New Horizons Band - Hagerstown
Ernie Wetterer, 90, has been playing the trumpet for 22 years. He drives himself to rehearsals and performs with the New Horizons Band of Hagerstown. When he was 68 years old, Ernie Wetterer decided that it was time to chase his dream of learning how to play an instrument.
“I had the desire to play it and the opportunity came 22 years ago when (Hagerstown Community College) opened up a senior band class and they advertised it and I took the opportunity,” Wetterer said.
Now, at the age of 90, Wetterer drives himself to rehearsals and performs in about 15 concerts a year as part of the New Horizons Band of Hagerstown.
He lives in Sharpsburg, and retired from a career as a radar technician for the Federal Aviation Administration.
Wetterer has proved to other band members that getting older doesn’t necessarily mean that new skills can’t be learned.
“He’s an inspiration to all of us,” said Larry Weber, director of the New Horizons of Hagerstown Concert Band. “We would all like to be active when we’re his age, and that’s a product of music. It’s a lifetime experience that you can enjoy.”
The band is for those 50 years and older of all skill levels. Its goal is to give everyone an opportunity to perform and spread their passion for music.
“I am in awe of people like him,” said Kenneth Mowen, chairman of the New Horizons Band’s steering committee.
Mowen had played trumpet when he was young and took a long break from playing an instrument. When he came back, he decided to switch instruments and was excited to find an outlet in the New Horizons Band for getting back into performing.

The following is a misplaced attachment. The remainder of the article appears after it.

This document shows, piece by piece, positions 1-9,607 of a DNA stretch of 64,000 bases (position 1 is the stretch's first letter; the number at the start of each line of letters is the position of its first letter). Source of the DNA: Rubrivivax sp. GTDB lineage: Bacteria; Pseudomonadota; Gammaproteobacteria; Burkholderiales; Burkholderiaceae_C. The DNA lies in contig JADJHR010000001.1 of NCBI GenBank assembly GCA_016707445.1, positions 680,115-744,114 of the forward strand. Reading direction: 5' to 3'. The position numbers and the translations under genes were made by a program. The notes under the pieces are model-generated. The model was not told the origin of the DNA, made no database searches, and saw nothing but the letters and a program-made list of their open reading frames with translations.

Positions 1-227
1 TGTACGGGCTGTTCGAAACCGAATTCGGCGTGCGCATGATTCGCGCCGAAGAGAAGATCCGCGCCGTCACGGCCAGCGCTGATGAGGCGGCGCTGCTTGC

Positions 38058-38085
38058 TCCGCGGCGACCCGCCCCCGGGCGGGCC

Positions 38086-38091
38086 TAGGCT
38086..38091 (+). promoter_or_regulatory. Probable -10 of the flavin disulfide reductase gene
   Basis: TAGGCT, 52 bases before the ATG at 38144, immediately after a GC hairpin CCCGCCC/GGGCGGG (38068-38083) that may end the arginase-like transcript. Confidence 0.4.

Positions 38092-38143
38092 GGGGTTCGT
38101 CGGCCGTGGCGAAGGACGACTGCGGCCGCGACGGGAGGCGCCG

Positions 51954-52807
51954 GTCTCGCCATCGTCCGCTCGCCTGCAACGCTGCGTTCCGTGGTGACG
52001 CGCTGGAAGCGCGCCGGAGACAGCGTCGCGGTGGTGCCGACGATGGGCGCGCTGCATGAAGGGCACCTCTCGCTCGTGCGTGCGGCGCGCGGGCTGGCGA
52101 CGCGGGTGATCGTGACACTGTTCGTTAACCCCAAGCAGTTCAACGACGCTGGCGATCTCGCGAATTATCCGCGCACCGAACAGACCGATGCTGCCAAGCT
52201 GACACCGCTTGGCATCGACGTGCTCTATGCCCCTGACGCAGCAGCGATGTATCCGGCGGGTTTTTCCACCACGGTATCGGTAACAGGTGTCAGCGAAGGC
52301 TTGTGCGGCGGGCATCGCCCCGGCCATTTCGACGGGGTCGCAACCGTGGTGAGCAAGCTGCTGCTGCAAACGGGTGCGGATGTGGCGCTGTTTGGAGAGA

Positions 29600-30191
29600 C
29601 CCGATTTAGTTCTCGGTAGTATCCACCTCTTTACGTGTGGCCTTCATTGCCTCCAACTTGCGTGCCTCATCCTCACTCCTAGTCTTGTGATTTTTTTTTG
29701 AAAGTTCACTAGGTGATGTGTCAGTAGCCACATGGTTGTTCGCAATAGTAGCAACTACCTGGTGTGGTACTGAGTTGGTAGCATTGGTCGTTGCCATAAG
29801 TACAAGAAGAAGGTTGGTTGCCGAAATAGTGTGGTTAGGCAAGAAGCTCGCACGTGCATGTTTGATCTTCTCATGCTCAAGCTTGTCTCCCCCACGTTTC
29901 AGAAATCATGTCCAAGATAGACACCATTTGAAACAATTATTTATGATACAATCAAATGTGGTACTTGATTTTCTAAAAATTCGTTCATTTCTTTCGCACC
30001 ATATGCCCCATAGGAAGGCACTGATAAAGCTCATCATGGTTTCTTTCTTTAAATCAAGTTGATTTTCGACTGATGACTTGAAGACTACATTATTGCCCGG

“I know what it was like for me to try to go back to a different instrument after being off for 40 years. And having never played, I just find it amazing that people pick that up and do very well with it,” Mowen said.
The band is part of the national New Horizons organization and practices at Maranatha Brethren Church in Hagerstown.
Pat Beard, conductor of the New Horizons of Hagerstown pops ensemble, says that playing an instrument later in life can be beneficial in numerous ways.
“You are actually getting a physical and mental workout,” Beard said. “I think, and Ernie is a prime example, it certainly keeps you young and keeps you involved. It also gets you out so you can do a lot of cool stuff more often.”
Wetterer was the band’s treasurer for 12 years and though he’s stepping down from that position, he continues playing and has no plans to slow down anytime soon.
“I love music as well as playing the trumpet, so it’s a wonderful outlet,” Wetterer said. “It keeps me busy and I enjoy playing for people when we go; I enjoy seeing the audience responding to us. It’s really very enjoyable.” Published in Herald-Mail, Sunday, August 4, 2019 and used with permission
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